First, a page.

I want to tell you a true story.
It’s the story of a woman who said no to a man when he asked her for a dance. She had never met him before, and didn’t want to dance with him at that time.
The man was a bit hurt. He felt he had been judged prematurely. He felt that he had been looked up and down, and declined because he didn’t ‘look’ like a good dancer.
He decided to never ask the follow to dance again.
Flash forward two years. He’s still dancing. He has still never danced with that woman, although they’re regularly at the same events. This time, she walks over to him and asks,
“You never ask me to dance, even though we see each other all the time. Is there something wrong with me?”
They have been friends since.
The reason that this man decided not to ask that woman to dance for 2 years was because he felt she had been a ‘snob’ when she said no to him that first night. Basically, he interpreted the ‘no’ as ‘I’m too good for you’ and decided he therefore would refuse to dance with that follow – until that follow made the first move.
In a way, it was a form of social punishment. The punished is basically unaware, but it feels weirdly good for the person doing the punishing to ‘withhold’ their dancing from the punished. It is a ‘because you made me feel bad, I’m going to exert my power to never ask you to dance again because you don’t deserve my dancing!’
This is not an unusual phenomenon. We have a bit of a judging-people problem in the dance community. Some people dislike the ‘basic dancers’. Some dislike the ‘elitist snobs’. It’s as if we have an invisible battle-line drawn down the center of our dance scene. You’re either a snobby elitist, or a ‘social dancer’. You’re either a basic dancer, or a ‘real dancer’.
There’s some lucky ones who fall in the middle, but they have a very specific set of characteristics they must upkeep:
- They must continue to improve
- They must feel at least decent as a dance partner (the higher level, the better!)
- They must ask people of all levels to dance
- They must not decline a dance simply because they don’t feel like it.
- They must always be nice (no ‘off’ days)
For some people, they’re happy filling these criteria. For others, it doesn’t come naturally.
If a person fails to improve and is happy with basics – or if they don’t feel good – they are a boring, basic dancer. If a person does not ask others to dance, dances with their friends too often, sometimes has an ‘off day’ personality-wise, or declines more than once in blue moon, they’re a snob.
I already addressed the idea of the skill-based judgement basic dancers are sometimes targeted by, so today I want to talk about the ‘snobs’.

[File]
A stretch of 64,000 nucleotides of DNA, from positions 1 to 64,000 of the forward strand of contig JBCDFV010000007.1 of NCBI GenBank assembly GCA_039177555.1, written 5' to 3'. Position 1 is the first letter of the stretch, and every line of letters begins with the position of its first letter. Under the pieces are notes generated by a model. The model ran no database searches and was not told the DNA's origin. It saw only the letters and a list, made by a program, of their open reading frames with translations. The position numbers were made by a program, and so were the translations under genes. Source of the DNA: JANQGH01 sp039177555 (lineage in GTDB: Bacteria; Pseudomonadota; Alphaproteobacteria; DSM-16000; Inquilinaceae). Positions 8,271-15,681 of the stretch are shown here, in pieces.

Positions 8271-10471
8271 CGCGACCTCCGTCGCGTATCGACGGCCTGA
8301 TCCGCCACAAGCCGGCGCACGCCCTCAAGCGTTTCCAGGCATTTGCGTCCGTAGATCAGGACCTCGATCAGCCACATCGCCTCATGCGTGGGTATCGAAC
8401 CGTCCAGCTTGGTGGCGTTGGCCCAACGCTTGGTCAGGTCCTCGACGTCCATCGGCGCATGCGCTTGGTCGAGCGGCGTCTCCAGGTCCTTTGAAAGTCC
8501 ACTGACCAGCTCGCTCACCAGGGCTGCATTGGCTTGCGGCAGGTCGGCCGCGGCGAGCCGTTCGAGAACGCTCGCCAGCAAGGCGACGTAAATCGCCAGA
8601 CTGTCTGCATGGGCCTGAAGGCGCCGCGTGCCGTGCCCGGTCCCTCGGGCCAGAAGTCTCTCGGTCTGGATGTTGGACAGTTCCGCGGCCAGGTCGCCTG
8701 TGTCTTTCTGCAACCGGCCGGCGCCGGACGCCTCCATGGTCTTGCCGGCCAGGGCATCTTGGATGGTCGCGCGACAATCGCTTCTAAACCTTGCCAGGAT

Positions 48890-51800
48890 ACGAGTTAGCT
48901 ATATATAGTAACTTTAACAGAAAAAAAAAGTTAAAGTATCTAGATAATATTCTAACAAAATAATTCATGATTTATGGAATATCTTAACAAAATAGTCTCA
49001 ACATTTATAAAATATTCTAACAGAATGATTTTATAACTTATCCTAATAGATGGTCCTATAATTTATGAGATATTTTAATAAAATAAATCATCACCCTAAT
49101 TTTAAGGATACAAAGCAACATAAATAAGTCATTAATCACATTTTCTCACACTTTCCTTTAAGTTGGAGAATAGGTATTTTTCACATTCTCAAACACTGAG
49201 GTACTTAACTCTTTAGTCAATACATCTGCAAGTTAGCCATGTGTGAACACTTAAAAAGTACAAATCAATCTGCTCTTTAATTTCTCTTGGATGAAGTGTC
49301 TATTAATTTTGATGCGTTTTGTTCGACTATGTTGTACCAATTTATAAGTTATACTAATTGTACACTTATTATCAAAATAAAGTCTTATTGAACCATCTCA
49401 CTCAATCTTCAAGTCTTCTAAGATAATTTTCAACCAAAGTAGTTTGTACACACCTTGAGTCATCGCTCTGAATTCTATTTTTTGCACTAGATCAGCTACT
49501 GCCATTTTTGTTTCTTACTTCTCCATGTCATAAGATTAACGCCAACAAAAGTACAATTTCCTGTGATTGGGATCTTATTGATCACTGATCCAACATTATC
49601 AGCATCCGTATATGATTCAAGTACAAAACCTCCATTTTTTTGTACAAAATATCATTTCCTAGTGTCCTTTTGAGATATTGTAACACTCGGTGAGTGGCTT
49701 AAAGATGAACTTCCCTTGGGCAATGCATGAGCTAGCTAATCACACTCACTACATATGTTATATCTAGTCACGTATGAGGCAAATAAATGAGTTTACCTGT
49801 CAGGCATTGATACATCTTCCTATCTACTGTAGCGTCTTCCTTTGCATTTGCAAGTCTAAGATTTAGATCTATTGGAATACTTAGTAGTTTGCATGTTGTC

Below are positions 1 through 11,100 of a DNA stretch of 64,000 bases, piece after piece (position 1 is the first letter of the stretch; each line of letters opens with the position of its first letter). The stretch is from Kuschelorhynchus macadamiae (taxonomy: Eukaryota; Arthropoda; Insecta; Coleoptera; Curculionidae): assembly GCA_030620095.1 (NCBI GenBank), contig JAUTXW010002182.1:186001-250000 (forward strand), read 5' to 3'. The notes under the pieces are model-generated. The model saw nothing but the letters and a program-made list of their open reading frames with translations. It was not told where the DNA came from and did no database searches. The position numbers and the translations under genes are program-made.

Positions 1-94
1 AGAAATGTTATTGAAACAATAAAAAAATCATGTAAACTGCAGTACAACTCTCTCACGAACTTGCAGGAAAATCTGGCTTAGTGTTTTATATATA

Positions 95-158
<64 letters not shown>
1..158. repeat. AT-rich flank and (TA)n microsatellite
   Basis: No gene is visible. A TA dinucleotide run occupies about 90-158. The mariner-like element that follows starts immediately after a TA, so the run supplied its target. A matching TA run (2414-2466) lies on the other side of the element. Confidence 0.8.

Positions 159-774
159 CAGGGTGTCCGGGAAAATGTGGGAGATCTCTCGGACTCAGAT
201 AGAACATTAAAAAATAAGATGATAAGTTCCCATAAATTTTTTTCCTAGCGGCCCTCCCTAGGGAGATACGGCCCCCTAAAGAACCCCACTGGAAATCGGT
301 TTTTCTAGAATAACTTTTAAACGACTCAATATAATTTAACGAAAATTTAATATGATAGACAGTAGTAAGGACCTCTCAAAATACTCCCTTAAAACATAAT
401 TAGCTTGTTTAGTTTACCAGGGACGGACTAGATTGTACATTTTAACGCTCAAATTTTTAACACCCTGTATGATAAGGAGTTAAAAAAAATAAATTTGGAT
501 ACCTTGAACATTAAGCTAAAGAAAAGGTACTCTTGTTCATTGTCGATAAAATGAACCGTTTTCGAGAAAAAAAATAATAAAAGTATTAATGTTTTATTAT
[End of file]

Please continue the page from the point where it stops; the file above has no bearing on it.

Sometimes, the ‘snobs’ are not really ‘snobs’ at all. Sometimes, they are:
- Having a bad day/in a bad mood
- Looking forward to dancing/chilling with friends
- Shy/uncomfortable with new people
- Don’t feel like dancing with you at that moment
- Not feeling the music
Are some of their behaviors an etiquette faux pas? Yes. After all, it is rude to say you’re sitting a song out and dance with the next person. Rather, you should just say ‘no’ and move on… but people can be silly, and some can be really bad at just saying ‘no’ without an excuse because it makes them feel bad.
The thing is, whether they said ‘no’ to a dance really doesn’t tell you anything about how much of a ‘snob’ they are. Rather, a ‘snob’ is defined by a set pattern of behavior over an extended period of time. For example, a ‘snob’ could be someone who:
- Believes ‘basic’ dancers are a downer
- Constantly criticizes or belittles dance partners
- Treats dancing with them as a ‘privilege’ someone should be happy to have, or
- Refuses to dance with a large portion of dancers on a regular basis (or actively avoids being near/around those people) because they are not ‘good enough’ in some way
The last one is the hardest to assess. When we social dance, we have a tendency to extrapolate our individual experience with someone to create our ‘idea’ of who that person is. This, coupled with insecurity and the vulnerability present in social dancing, makes it very easy to put someone in the ‘snob’ box after a single bad experience.
For example, say we get rejected by a dancer we were really looking forward to dancing with. It was a rather curt ‘no’, with no follow-up explanation. So, naturally, we assume we’ve been pre-judged. Why else would they not want to dance with us??
It is possible that they rejected us because they felt we weren’t ‘good enough’, but it’s not *usually* the reason. There are many other reasons a dancer may say ‘no’ to a dance – just like there are many reasons to say ‘yes’. When we assume it was because we weren’t ‘good enough’, we simultaneously put ourselves – and the other person – down.
The best way to counteract our judging tendencies is to take a step back and really think about why we are judging the person. Is it because we feel hurt? Are we assuming they are a snob because we don’t actually know why they declined? Or have they legitimately engaged in a pattern of exclusionary behavior?
There are snobs out there – I’ve met them. Some of them even recognize they are snobs, and try to curb their own behavior. But, many times, there are very nice people painted into a ‘snob’ box prematurely.
Let’s resist the urge to categorize people as ‘snobs’ when we don’t know them. Give people a chance to show you the full range of their personality, and you may be surprised at how many of the ‘snobs’ are really just introverts, awkward, having a bad day, or seeking to just have some chill time with friends 🙂
Photo Credit: Brian De Rivera Simon, Tarsipix Studios